Hobart Festival of Women Writers welcomes Marylyn McCabe to Festival 2019 as a Participating Writer.
Marilyn McCabe is a poet with a penchant for video-poems, an essayist, a fiction writer, and a singer of jazz and classical music. A Room of Her Own Foundation awarded her poem On Hearing the Call to Prayer Over the Marcellus Shale on Easter Morning the Orlando Prize in the autumn of 2012, and Los Angeles Review published it. Judge Gray Jacobik selected her poetry book Perpetual Motion for publication for the Hilary Tham Capital Collection by The Word Works in 2012. The same publisher went on to publish her second full-length collection of poems, Glass Factory, in 2016. She blogs at https://marilynonaroll.wordpress.com.
Festival 2019 is Marilyn McCabe’s first year conducting a workshop at the Hobart Festival of Women Writers. Her workshop “Write Now: Exercises and Play” will be two hours of creative play with short timed-writing exercises for any genre. For the full description of her workshop, visit Workshops Festival 2019.
Marilyn McCabe speaks with Hobart Festival’s Stephanie Nikolopoulos about her work
SN: How did doing a low residency MFA impact your writing, and would you recommend aspiring writers to look into creative writing MFAs?
MM: The best thing about my MFA experience was that I was exposed to the work of so many poets whose work I might not otherwise have encountered. That being said, that was quite an expensive reading list. Doing an MFA is a gamble: you might get what you want and need; you might not. There are so many resources for the autodidact: from excellent books of literary criticism to podcasts to writing workshops. I found Stephen Dobyns’s Best Words Best Order, for example, to be as useful in many ways as my MFA program—and I didn’t have to sleep in a dorm room.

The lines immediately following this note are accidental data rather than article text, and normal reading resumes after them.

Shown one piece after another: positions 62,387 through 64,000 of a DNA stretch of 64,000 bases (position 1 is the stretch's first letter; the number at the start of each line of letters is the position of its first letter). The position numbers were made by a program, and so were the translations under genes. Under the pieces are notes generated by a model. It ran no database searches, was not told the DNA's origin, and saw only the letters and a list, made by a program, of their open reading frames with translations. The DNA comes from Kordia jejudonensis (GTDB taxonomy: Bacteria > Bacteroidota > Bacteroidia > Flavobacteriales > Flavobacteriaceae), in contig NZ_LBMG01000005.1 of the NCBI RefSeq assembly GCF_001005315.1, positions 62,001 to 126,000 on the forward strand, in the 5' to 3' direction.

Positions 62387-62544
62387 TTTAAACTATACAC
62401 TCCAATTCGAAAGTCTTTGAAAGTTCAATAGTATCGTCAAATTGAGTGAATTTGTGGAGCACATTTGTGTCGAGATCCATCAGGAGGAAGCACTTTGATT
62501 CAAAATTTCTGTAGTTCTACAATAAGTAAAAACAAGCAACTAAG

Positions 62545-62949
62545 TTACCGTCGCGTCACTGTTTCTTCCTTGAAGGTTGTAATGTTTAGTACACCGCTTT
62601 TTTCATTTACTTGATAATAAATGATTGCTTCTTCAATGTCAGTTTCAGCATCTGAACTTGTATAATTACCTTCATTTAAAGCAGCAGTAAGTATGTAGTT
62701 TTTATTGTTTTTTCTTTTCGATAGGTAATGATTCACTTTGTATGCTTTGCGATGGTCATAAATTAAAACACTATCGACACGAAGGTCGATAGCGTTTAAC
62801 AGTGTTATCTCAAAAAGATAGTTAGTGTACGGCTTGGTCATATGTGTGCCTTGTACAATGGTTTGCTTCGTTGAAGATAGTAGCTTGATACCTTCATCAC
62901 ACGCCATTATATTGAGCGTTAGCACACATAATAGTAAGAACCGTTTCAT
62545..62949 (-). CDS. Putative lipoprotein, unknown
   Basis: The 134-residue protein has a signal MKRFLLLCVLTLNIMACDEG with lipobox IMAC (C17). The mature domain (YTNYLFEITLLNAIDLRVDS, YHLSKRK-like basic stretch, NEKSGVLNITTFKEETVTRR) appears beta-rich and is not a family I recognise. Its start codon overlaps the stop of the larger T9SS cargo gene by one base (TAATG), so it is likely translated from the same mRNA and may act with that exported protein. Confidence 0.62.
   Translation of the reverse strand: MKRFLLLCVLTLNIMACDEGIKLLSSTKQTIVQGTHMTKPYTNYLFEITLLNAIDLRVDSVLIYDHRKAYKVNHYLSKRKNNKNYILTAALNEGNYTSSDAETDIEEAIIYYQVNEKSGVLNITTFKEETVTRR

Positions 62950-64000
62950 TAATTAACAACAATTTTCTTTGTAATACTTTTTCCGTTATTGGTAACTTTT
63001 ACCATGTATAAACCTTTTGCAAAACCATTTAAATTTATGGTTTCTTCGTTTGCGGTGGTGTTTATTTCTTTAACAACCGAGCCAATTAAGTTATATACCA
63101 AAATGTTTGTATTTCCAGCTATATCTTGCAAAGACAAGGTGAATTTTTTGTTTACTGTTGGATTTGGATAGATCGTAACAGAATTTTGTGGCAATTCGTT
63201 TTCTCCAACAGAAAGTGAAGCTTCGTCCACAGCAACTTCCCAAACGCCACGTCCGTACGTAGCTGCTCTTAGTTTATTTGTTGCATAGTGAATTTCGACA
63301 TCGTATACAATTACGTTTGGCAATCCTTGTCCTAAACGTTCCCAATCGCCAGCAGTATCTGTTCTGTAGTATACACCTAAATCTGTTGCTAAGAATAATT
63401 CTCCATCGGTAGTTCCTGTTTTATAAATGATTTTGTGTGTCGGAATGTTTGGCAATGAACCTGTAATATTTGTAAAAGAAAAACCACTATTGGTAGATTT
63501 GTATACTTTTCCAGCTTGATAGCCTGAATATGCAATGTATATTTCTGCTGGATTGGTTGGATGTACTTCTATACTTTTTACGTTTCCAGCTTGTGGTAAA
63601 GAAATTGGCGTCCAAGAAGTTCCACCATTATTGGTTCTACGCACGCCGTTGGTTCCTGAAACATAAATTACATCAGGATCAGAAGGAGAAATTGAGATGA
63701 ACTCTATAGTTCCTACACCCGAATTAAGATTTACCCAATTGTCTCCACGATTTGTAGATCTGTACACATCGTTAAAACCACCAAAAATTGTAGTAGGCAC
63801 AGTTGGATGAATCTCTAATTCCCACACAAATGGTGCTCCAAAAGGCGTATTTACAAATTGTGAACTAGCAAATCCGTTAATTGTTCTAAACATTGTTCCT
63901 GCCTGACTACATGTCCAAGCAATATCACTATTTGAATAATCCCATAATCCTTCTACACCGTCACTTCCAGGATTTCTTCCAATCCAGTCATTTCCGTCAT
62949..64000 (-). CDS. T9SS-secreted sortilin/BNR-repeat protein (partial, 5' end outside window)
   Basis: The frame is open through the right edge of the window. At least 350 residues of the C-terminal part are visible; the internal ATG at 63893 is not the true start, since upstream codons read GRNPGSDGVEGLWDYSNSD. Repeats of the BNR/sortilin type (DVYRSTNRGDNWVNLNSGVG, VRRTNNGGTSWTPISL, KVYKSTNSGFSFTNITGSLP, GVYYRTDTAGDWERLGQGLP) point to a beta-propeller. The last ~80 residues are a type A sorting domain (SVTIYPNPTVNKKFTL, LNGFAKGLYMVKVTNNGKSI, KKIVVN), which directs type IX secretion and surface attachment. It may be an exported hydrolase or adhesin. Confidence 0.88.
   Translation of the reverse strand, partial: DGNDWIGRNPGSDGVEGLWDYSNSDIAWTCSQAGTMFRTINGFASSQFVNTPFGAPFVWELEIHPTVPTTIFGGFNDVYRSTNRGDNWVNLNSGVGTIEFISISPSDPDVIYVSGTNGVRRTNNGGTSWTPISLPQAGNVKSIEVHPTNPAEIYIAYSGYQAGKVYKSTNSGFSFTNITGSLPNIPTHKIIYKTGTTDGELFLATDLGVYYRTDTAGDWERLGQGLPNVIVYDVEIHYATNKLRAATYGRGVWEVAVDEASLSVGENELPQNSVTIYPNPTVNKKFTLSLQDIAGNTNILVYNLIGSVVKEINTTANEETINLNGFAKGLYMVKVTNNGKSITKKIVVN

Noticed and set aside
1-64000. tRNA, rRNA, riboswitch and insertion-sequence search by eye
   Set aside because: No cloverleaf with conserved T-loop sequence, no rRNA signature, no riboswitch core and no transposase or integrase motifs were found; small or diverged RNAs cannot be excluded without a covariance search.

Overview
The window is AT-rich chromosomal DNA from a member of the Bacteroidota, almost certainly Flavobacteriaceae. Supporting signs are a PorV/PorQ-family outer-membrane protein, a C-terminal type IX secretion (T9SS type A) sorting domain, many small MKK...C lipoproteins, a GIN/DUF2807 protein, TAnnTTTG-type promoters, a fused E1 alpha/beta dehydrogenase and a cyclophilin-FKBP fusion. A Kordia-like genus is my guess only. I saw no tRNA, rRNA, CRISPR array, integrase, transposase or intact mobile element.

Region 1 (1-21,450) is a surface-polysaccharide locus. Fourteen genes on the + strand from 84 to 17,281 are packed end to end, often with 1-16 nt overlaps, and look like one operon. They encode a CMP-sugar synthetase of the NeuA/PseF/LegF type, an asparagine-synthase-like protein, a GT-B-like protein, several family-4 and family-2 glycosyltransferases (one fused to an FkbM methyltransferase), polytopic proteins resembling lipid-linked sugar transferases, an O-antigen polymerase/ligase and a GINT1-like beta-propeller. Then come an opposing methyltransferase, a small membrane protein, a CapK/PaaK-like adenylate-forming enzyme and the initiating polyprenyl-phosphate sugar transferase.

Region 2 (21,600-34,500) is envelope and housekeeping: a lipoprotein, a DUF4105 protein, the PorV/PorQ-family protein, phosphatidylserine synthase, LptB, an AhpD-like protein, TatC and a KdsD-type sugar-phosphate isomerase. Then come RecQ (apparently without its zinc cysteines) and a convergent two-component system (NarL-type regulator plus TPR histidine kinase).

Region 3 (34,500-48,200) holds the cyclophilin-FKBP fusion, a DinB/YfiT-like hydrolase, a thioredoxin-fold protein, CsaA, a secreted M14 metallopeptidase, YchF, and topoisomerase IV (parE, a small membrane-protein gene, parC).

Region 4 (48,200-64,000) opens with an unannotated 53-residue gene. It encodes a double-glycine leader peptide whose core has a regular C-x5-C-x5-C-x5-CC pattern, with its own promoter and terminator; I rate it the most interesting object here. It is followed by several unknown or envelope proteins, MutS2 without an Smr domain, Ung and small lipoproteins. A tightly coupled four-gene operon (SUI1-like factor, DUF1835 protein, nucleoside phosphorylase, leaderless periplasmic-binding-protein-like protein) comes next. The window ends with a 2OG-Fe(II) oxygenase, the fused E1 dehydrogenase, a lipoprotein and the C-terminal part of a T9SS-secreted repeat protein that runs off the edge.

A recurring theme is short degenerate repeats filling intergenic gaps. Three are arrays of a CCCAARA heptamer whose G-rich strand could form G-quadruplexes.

SN: The New York State Council on the Arts Individual Artist grants funded your video-poem, At Freeman’s Farm which was included in the Spring Street Gallery’s “Gun Show” in Saratoga Springs. How does this hybrid form influence the way you think about your process and create?
MM: Using my poems as the starting point for videopoetry has deepened my interaction with my own work. It sounds like the ultimate in solipsism, but creating the layers of a videopoem allows me to question the text, build on it, refute it, sing it, take it in directions I might not have realized were possibilities when I wrote the piece to begin with. It’s a voyage of discovery every time.
SN: You’ve co-written three chapbooks on the Adirondacks. Why is place, and specifically the Adirondacks, important to you as a poet?
MM: I’ve lived just south of the Adirondacks for over 40 years and feel an affinity with this landscape that I find mysterious and interesting. It’s both wholly other and a mirror. Even if I’m not writing specifically about the Adirondacks, the nature reflected in so much of my poetry is invariably this kind of nature: dark pines, rushing streams, a bumpy horizon designed by departing glaciers and old tectonic shrugs. I’m interested in the connection between human beings and our physical environment, and keep exploring it in my work in all kinds of ways.
REGISTRATION For Hobart Festival of Women Writers 2019. is open.
Come help us celebrate Women Writers for the seventh consecutive year!
Follow Marilyn McCabe‘s work at https://marilynonaroll.wordpress.com.
For more on Stephanie Nikolopoulos, go to Stephanie Nikolopoulos.com